I do not watch horror movies; I shield my eyes in critical moments in a suspense thriller. (No, I’m not missing the “excitement” at all!) Where possible, I choose not to engage in conflict. I have created a peaceful space in my home and in my life in general. I live a relatively simple life. I make no apology for them.
Though I do ask myself, the reasons why.
It is true that once you see, you cannot unsee. The images imprint and the knowledge marks my mind, the rattle of noise and disharmony permeate my senses. Because I have encountered a lot, seen much and experienced the turmoil of this human existence, I have no desire to revisit them, whether it is merely a horror movie or a momentary difficult situation. And despite it all, I am also privileged in so many ways.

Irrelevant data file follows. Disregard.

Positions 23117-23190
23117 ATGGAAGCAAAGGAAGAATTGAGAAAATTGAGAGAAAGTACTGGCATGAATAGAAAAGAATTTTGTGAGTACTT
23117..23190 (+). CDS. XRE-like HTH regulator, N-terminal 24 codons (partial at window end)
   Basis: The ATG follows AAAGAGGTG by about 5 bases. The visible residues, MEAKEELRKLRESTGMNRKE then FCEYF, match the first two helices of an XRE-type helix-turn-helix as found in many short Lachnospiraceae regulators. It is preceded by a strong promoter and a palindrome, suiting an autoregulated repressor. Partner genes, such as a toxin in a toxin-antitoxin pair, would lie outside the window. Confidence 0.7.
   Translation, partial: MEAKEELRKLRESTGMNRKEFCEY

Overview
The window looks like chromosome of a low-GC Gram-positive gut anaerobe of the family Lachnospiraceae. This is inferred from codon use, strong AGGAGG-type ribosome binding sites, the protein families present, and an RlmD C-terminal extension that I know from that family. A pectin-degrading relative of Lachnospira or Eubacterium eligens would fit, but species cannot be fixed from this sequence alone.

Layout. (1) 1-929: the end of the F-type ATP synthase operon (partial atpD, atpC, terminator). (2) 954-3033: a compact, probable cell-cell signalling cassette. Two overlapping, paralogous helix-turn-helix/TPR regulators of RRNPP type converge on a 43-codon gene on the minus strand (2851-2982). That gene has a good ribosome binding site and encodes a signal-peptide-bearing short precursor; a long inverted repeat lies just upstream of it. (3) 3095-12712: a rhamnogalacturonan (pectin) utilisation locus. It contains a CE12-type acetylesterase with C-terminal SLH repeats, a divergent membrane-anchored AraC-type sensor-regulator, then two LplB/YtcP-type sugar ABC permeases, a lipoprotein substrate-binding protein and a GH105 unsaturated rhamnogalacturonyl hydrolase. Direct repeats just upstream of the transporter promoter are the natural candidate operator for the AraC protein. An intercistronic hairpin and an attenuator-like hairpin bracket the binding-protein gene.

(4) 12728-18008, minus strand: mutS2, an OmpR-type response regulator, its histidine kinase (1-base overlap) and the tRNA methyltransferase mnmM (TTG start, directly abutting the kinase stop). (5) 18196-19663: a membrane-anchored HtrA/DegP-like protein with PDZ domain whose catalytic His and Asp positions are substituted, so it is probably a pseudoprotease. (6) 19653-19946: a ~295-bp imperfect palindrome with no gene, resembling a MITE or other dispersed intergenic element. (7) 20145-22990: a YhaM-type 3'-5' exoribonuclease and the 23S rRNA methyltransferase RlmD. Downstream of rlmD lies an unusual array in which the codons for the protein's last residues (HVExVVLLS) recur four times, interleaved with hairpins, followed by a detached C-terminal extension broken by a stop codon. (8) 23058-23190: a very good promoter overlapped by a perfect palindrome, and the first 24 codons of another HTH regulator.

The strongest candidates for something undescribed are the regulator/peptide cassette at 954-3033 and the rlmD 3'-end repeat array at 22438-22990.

When I choose not to engage in the negativity, it is not that I am unaware or that I do not care.
The question is, can I bear all that comes with my seeing? A question that was asked of me on a meditation retreat I attended recently. That, for me, asks whether my compassion extends to having the courage to see and to step into the arena.
Do I have the courage to engage in the messiness of life?
This prompts a mindfulness to my daughter’s activism on #BlackLivesMatter and #LGBTIQ. Now I am filled with respect and appreciation for her courage to see and be seen, to be moved by the inequities and injustice, to touch the suffering of others, to stand up for her convictions and to share her views. Ultimately, I am encouraged and embolden by the strength she has shown through her active engagement with the discomfort and difficult conversations.
Are we hiding or avoiding because we would rather not? There is no shame or criticism in this; the seeing and getting involved is not easy nor pleasant. Quite the contrary.
So here is the question (again): can we bear our seeing?
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